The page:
House Passes Bill to Improve FAA System That Failed, Led to Grounding of All US Flights

The House on Jan. 25 passed a bipartisan bill to help improve the pilot notification system operated by the Federal Aviation Administration (FAA) that failed earlier this month and caused all flights across the United States to be grounded.

The agency’s Notice To Air Missions (NOTAM) system failed for the first time in history on Jan. 11. The system is critical for relaying essential information to flights. It alerts pilots of potential hazards along a flight route, or at a spot that could affect the flight’s safety. Such hazards might include runway closures, airspace restrictions, to snow, volcanic ash, or birds near airports.

That system failure prompted the FAA to ground all U.S. flights to ensure safety. The move affected more than 11,300 flights for several hours. It marked the first nationwide grounding of domestic flights in about two decades, since the Sept. 11 terror attacks.

H.R. 346, the NOTAM Improvement Act of 2023 (pdf), would create a task force under the FAA to propose ways to help make the system more stable and protected from cyber attacks.

According to the text of the bill, the task force could comprise at least one air carrier representative, union official, general or business aviation representative, an aviation safety expert with knowledge of NOTAMs, human factor expert, and a computer system architecture and cybersecurity expert.

The legislation passed the House with a vote of 424-4.

It’s the third time it has passed the chamber. Previously, in the past two Congresses, the Senate didn’t take up the proposed legislation.

Rep. Pete Stauber (R-Minn.), who introduced the bill, said on Twitter following the bill’s passing that if passed, it “will improve aviation safety by requiring clearer safety notifications to pilots and updates to NOTAM’s computer system.”

On the House floor, Stauber encouraged senators to pass the legislation to guard against future failures of the NOTAM system.

Rep. Mark DeSaulnier (D-Calif.) co-led the bipartisan bill with Stauber. “The FAA meltdown this month that led to thousands of cancelled flights made even clearer the need to modernize our aviation safety system,” DeSaulnier said in a statement.

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A flight information display lists canceled and delayed flights due to an FAA outage that grounded flights across the United States at Ronald Reagan Washington National Airport in Arlington, Va., on Jan. 11, 2023. (Saul Loeb/AFP via Getty Images)

Jason Ambrosi, president of the Air Line Pilots Association, praised the legislation, calling it “a step toward improving the NOTAM system and maintaining the safety of our skies.” He said he urges Congress to “prioritize additional resources for the FAA to improve NOTAMs and all of the air traffic management systems necessary to keep flying safe—and America’s air transportation system moving.”

Outage Due to Deleted Files

The FAA on Jan. 19 announced that a preliminary review of the NOTAM outage suggests that government contractors had “unintentionally deleted files” while “working to correct synchronization between the live primary database and a backup database,” which led to the outage.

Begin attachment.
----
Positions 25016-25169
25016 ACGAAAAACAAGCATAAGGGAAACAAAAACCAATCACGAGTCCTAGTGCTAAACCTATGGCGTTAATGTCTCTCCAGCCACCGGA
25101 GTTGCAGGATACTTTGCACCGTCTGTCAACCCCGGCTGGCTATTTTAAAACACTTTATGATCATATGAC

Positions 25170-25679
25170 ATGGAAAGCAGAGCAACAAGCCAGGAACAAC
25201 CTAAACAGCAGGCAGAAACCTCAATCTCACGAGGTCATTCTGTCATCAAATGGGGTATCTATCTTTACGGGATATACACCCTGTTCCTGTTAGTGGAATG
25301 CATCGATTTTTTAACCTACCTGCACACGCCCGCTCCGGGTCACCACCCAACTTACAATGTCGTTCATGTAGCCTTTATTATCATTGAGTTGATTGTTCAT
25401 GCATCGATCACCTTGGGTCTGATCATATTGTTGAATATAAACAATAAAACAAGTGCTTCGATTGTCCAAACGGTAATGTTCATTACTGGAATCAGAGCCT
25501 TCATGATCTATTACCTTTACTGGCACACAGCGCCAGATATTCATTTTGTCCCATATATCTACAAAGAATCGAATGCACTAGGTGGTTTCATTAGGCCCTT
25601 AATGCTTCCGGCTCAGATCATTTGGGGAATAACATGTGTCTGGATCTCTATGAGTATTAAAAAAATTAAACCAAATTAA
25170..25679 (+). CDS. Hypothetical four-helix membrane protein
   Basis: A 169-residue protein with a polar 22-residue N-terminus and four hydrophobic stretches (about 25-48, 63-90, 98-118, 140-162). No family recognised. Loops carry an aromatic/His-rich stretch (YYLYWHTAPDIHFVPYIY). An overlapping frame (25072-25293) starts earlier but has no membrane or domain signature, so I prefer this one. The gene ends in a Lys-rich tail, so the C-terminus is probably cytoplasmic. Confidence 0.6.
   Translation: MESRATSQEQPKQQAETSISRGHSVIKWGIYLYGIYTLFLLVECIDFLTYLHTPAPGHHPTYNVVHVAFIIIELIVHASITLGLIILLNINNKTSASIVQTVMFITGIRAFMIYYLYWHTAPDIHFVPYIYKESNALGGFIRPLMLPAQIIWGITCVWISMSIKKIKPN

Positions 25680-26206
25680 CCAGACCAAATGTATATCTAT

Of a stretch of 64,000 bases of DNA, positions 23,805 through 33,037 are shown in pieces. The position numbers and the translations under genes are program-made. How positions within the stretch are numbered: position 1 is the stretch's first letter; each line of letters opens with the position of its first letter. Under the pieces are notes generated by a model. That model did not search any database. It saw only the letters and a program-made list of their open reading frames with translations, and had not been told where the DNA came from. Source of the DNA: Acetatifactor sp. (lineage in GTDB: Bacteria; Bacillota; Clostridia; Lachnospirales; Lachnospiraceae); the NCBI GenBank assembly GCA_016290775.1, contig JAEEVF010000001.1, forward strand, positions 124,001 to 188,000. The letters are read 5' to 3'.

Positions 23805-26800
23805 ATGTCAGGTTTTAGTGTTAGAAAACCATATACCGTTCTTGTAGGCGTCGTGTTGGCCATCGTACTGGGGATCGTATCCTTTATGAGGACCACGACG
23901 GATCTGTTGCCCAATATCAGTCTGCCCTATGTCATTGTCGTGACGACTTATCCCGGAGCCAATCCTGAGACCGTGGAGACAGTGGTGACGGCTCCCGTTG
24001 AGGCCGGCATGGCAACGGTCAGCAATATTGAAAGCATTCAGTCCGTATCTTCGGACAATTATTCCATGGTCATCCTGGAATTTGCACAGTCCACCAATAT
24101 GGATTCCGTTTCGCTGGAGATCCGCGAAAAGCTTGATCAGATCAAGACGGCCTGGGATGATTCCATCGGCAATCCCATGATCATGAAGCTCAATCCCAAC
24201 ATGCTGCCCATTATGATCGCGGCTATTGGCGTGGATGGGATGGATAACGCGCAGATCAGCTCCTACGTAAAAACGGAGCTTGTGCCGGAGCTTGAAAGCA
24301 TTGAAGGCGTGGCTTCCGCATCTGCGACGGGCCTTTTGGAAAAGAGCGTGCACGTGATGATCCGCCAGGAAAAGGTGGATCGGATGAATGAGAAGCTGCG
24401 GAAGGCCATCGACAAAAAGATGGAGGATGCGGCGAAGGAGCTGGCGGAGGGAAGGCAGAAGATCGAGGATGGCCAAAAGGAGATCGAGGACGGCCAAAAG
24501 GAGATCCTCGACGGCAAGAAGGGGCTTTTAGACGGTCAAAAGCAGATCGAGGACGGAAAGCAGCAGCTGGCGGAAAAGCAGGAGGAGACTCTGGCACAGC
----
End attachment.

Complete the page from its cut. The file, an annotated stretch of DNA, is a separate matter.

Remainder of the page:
The FAA said it would continue to investigate but also noted that it had yet to find any signs of a cyber attack or any bad actors. It added that it has “made the necessary repairs” to the system and is working to make it more resilient.

Eric Blinderman, the senior director of communications at the Aircraft Owners and Pilots Association, previously told The Epoch Times that there is no backup for the NOTAM system that can be used in case of a long-term outage, which is part of what caused the ground stop.

According to Blinderman, the impact is so widespread because the FAA oversees the national airspace and all operations at and around the more than 5,000 public-use airports nationwide. This could potentially cause delays that stretch into the next days or even weeks.

“All pilots should be concerned about delays. Regulations state that all pilots—commercial and private—need to be aware of all aspects of their flights, and the NOTAM system provides up-to-date information essential to all flights,” Blinderman said.

While FAA officials have been involved in efforts to modernize the NOTAM system in recent years, Transportation Secretary Pete Buttigieg has said that the NOTAM system is constantly being updated, but it’s not clear that it’s outdated.

“We will not allow anything to take place that is not safe,” Buttigieg told reporters earlier in January. “This is precisely why our focus right now is on understanding, identifying, and correcting anything related to the root cause of how this happened in the first place.”

The infrastructure bill Congress passed last year allocated around $5 billion for air traffic control facilities, with some congressional staffers suggesting some of that money could be spent on equipment upgrades that would improve the NOTAM system. Buttigieg said that any NOTAM upgrade might have to wait for a new funding bill that allocates money to the FAA.

Congress is set to reauthorize the FAA’s funding for five years. The current five-year authorization of FAA programs expires on Sept. 30 this year.

“I think this gives us a really important data point and a really important moment to understand what we’re going to need moving forward,” Buttigieg told reporters.

Savannah Pointer and Tom Ozimek contributed to this report.

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